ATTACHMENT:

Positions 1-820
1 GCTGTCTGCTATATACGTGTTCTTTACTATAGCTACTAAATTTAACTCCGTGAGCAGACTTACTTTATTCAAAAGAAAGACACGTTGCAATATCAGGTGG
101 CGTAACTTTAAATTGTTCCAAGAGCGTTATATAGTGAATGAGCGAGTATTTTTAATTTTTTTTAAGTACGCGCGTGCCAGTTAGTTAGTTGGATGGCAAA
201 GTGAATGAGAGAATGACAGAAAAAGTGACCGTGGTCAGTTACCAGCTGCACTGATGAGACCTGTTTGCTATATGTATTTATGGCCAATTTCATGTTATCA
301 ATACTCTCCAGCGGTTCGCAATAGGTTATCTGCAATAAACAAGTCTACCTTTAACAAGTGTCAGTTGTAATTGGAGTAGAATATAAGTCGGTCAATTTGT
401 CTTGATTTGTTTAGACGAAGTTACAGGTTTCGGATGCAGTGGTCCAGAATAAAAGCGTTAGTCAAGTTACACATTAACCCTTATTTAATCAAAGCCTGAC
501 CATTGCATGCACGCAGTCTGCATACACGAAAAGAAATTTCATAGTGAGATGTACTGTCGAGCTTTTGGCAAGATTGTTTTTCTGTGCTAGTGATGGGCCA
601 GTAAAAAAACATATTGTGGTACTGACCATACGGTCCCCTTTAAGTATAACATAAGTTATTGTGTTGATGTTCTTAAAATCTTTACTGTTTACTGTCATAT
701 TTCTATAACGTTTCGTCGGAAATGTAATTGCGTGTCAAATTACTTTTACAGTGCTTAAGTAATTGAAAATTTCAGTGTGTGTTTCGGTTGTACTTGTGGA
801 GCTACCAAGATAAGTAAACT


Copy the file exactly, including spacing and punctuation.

Positions 1-820
1 GCTGTCTGCTATATACGTGTTCTTTACTATAGCTACTAAATTTAACTCCGTGAGCAGACTTACTTTATTCAAAAGAAAGACACGTTGCAATATCAGGTGG
101 CGTAACTTTAAATTGTTCCAAGAGCGTTATATAGTGAATGAGCGAGTATTTTTAATTTTTTTTAAGTACGCGCGTGCCAGTTAGTTAGTTGGATGGCAAA
201 GTGAATGAGAGAATGACAGAAAAAGTGACCGTGGTCAGTTACCAGCTGCACTGATGAGACCTGTTTGCTATATGTATTTATGGCCAATTTCATGTTATCA
301 ATACTCTCCAGCGGTTCGCAATAGGTTATCTGCAATAAACAAGTCTACCTTTAACAAGTGTCAGTTGTAATTGGAGTAGAATATAAGTCGGTCAATTTGT
401 CTTGATTTGTTTAGACGAAGTTACAGGTTTCGGATGCAGTGGTCCAGAATAAAAGCGTTAGTCAAGTTACACATTAACCCTTATTTAATCAAAGCCTGAC
501 CATTGCATGCACGCAGTCTGCATACACGAAAAGAAATTTCATAGTGAGATGTACTGTCGAGCTTTTGGCAAGATTGTTTTTCTGTGCTAGTGATGGGCCA
601 GTAAAAAAACATATTGTGGTACTGACCATACGGTCCCCTTTAAGTATAACATAAGTTATTGTGTTGATGTTCTTAAAATCTTTACTGTTTACTGTCATAT
701 TTCTATAACGTTTCGTCGGAAATGTAATTGCGTGTCAAATTACTTTTACAGTGCTTAAGTAATTGAAAATTTCAGTGTGTGTTTCGGTTGTACTTGTGGA
801 GCTACCAAGATAAGTAAACT